Writers Quote Wednesday ~ Andres Neuman

Writer's Quote Wednesday title pic with The Bee Writes Logo

This was a brilliant blog event back in 2015:

Today I want to introduce you to a young Spanish~Argentinian author. His name is Andres Neuman, and I met him two years ago on the Independent Foreign Fiction Prize Readers Day. The reading group I had attended then read his book “Traveller of the Century“, and I had loved it.

It was a time when I became a little bit more courageous, so I went to see him and had a few words with him about how much I had enjoyed the book and how good he described some German traits :-).

I experienced him as a very charming author who clearly respects his readers and is eager to find out more about what it was that made the book such a joy. Unfortunately, his blog is in Spanish 😦 , but I’m learning :-).

The story he told in “Traveller of the Century” is a mixture of poignant social observation and fairy tale. But it is also an intellectual book making the reader think about philosophy, history and prejudices of all kinds. And it is a story about friendship not only between man and women but also between humans of different cultures. This book had challenged my mind enormously but was such a joy to read.

Wikipedia says about Andres Neuman:

“Andrés Neuman (born January 28, 1977) is a Spanish-Argentine writer, poet, translator, columnist and blogger.

The son of Argentine émigré musicians, he was born in Buenos Aires, Argentina to a mother of Italian and Spanish descent and a father of German-Jewish descent. He spent his childhood in Buenos Aires, although he currently lives in Granada, Spain. He has a degree in Spanish Philology from the University of Granada, where he also taught Latin American literature. He holds both Argentine and Spanish citizenships.

Through a vote called by the Hay Festival, Neuman was selected among the most outstanding young Latin American authors, being included on the Bogotá39 list [15]. He was also selected by Granta magazine in Spanish and English as one of the 22 Best of Young Spanish-Language Novelists.[1] [2] His fourth novel, the award-winning Traveller of the Century, first to be published in English, was selected among the best books of the year by The Guardian [16], The Independent [17] and Financial Times[18]. This novel was also shortlisted for the Independent Foreign Fiction Prize,[3] achieving a Special Commendation from the jury; as well as shortlisted for the International IMPAC Dublin Literary Award,[4] being named one of “the two frontrunners who so sure-footedly outpaced the strong pack”, according to an article written by the jury for The Guardian. His next works translated into English were the novel Talking to Ourselves[5] and the book of stories The Things We Don’t Do.[6]…”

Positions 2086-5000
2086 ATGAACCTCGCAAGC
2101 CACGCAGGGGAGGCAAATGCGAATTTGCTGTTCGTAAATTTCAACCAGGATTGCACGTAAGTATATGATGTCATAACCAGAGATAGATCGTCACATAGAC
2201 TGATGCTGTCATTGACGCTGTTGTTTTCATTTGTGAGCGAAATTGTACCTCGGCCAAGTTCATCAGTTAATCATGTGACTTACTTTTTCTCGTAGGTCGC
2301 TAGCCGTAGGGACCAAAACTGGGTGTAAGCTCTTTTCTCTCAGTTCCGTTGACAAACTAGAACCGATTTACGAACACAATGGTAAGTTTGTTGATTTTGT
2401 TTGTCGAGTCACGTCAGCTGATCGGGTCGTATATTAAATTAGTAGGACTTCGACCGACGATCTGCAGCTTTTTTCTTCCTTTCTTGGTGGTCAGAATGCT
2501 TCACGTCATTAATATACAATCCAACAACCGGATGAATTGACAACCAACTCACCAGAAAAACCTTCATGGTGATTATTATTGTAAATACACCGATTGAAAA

And the quote I chose is from “Traveller of the Century”:

“Hans’s expression before the vastness of the universe suggested restlessness, choice, an uncertain future. The organ grinder saw in the horizon a shelter, a protective boundary, an undivided present.”

I love to watch the sky and could relate to both Hans and the organ grinder, who is a real character in the book. They say “the sky is the limit” and I believe we should keep that in mind when we are down and lose motivation to write what we came here to write.

In this sense: Happy writing!

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This post takes part in Colleens wonderful “Writer’s Quote Wednesday“. Please head over to find more great posts.

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